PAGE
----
The European Union Commission states that “Green public procurement means that public purchasers take account of environmental factors when buying products, services or works”. The concept is also called Green Buying of environmentally sustainable or friendly (green) products and services.  Sometimes these products and services can have higher upfront costs but generally are more cost-effective over the long term, accounting for energy savings.  Such practices have the additional value of often reducing greenhouse gas (GHG) emissions since most environmentally sustainable products do use less fossil fuels and emit lower levels of GHGs or are even carbon free.  The movement toward green procurement grew out of Agenda 21, the comprehensive blueprint of action adopted by the UN at the Earth Summit in Rio de Janeiro in June1992.

Implementing a Green Public Procurement (GPP) policy can be as simple as buying recycled paper and more efficient light bulbs, recycling waste  or reducing water usage and thus saving on waste and water service charges.  It can also get much more complicated when addressing purchases of transportation, energy and buildings.

Public agencies are often one of the largest purchasers of goods and services and so they often drive the market for the kinds of products and services private businesses are willing and able to supply.  In Europe, public authorities spend some 16% of the European Union’s gross domestic product.  By using their purchasing power to opt for goods and services that also respect the environment,  they can make an important contribution towards sustainable development.

An important side-effect is the development of a supply chain for environmentally sustainable products and services that can then cost-effectively feed private purchases.  If the government demands an efficient product, someone will develop it and then look for sales of the same product in the private market.

Identifying what is and what is not an environmentally friendly or sustainable product or service is not always easy as there is a lot of misleading labeling in the market place  (Note: see entry on “Green Washing” in the “iePEDIA”section of irish environment).  A concerted and wide-spread green public procurement operation also can serve as leverage for suppliers to adopt a reasonable and transparent certification process to insure the products and services are truly environmentally sustainable, or face a government-imposed standard.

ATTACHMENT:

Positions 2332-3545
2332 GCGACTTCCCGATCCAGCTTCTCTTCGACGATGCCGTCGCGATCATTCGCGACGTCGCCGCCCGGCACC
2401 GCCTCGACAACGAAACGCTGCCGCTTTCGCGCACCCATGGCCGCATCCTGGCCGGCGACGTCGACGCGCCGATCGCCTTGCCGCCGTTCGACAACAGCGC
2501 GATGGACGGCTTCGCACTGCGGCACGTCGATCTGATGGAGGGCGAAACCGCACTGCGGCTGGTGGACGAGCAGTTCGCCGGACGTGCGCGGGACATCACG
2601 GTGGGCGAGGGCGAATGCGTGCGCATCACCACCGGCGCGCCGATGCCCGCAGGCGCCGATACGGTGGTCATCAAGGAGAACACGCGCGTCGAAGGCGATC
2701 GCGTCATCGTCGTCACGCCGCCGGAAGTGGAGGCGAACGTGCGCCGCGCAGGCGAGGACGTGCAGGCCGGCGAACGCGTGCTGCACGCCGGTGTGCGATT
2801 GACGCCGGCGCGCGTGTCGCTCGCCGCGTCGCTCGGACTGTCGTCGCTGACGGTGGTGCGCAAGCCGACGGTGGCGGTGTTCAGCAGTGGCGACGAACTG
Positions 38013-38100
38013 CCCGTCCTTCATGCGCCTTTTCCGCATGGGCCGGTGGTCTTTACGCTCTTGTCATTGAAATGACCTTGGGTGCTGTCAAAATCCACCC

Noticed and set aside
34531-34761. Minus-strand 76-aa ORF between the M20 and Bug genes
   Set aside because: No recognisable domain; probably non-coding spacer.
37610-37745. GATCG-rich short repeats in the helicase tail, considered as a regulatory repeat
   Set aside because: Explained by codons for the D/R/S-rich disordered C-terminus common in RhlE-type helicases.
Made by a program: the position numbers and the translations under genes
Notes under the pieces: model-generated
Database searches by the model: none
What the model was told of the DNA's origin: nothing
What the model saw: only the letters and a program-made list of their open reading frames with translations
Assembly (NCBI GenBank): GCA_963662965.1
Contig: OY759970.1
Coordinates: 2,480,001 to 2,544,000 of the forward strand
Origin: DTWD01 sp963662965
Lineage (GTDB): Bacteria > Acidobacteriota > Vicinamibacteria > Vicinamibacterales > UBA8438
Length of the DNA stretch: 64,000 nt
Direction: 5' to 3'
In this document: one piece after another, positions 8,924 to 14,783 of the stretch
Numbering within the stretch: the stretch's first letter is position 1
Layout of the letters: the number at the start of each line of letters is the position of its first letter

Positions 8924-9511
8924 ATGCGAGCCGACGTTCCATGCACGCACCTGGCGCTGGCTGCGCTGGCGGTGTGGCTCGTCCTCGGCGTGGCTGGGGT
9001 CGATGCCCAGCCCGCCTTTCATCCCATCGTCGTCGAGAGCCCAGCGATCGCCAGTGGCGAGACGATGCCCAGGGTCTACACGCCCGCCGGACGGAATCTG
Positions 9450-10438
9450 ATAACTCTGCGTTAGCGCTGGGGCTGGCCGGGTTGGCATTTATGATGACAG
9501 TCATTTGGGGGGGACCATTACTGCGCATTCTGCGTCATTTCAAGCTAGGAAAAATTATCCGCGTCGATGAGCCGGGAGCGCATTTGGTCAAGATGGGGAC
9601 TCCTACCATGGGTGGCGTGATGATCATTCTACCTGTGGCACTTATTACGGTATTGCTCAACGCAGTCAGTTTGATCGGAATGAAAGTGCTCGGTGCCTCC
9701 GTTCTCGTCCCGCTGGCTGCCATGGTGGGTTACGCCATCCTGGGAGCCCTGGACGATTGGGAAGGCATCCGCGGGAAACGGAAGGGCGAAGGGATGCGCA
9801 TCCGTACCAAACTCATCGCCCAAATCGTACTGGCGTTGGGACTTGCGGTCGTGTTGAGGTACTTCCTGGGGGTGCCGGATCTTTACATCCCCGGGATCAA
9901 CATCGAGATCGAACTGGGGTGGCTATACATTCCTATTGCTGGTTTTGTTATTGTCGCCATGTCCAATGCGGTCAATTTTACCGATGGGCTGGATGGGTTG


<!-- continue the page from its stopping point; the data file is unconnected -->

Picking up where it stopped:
Some further ideas to explore on Green Public Procurement:

Assume the role of purchasing agent for your school, local government  or regional authority, and devise a plan for going green in your procurement practices.

Pick a product and assess how that product could be more sustainable, and then determine how you can convince the manufacturer to make that product in a more sustainable way.

Pick a service and assess how that service could be more sustainable, and then determine how you can convince the provider to offer that service in a more sustainable way.


EU Green Public Procurement  at

For a study of EU GPP implementation in several countries see:

UN on Agenda 21 and Sustainable Development  at

US EPA “Green Procurement” at

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One comment so far, add your own below

  • 28 Jun 2012 at 4:39 pm Sunil

    Here are a few ways to be green and save money. Cleaning supplies are a great place to start, most of the cootnevinnal cleaning products have harmuful chemicals that do damage to humans and the envirnonment. Use baking soda, vinegar and liquid soap. I mix a few squirts of liquid soap about 1 cup vinegar and water in an old spray bottle and that is my general cleaner. I use another bottle for just vinegar which is my disinfectant, that is sprayed on and left to air dry, in places like the shower. I use baking soda as an mild abrasive, it’s great on soap scum and other stuck on things. You can make a paste with water and baking soda paint it on the inside of the oven let is set for a few hours and wipe it off. You can buy vinegar by the gallon for less than $2, and baking soda in a 5# bag for a few dollars. Shop at farmers markets, shop late in the day and ask for discounts, or their seconds, apples and other fruit that may have a few marks are often sold for less, at the end of the day the farmer would rather sell things for cheap then take them home. Reduce the amount of meat you use, learn to make soups that need just a few ounces for a full pot, freeze leftovers in reusable containers.Buy less, buy what you need and avoid disposable items. Buy recycled or biodegradable when you can. If you buy reusable grocery bags most stores will give you 5 cents back each time you use them, so if you shop at least twice a week you will make your money back in 2 months, then you will be making money. Conserve energy. many things use energy when you aren’t using them. I plug my tv, vcr, stereo and game system into a power strip with a switch, then flip the switch when I’m not using them, no more stand by energy. Chargers are another thing that often uses energy when not in use, that includes Ipod docking stations, they use as much energy to play music as when nothing is on it.

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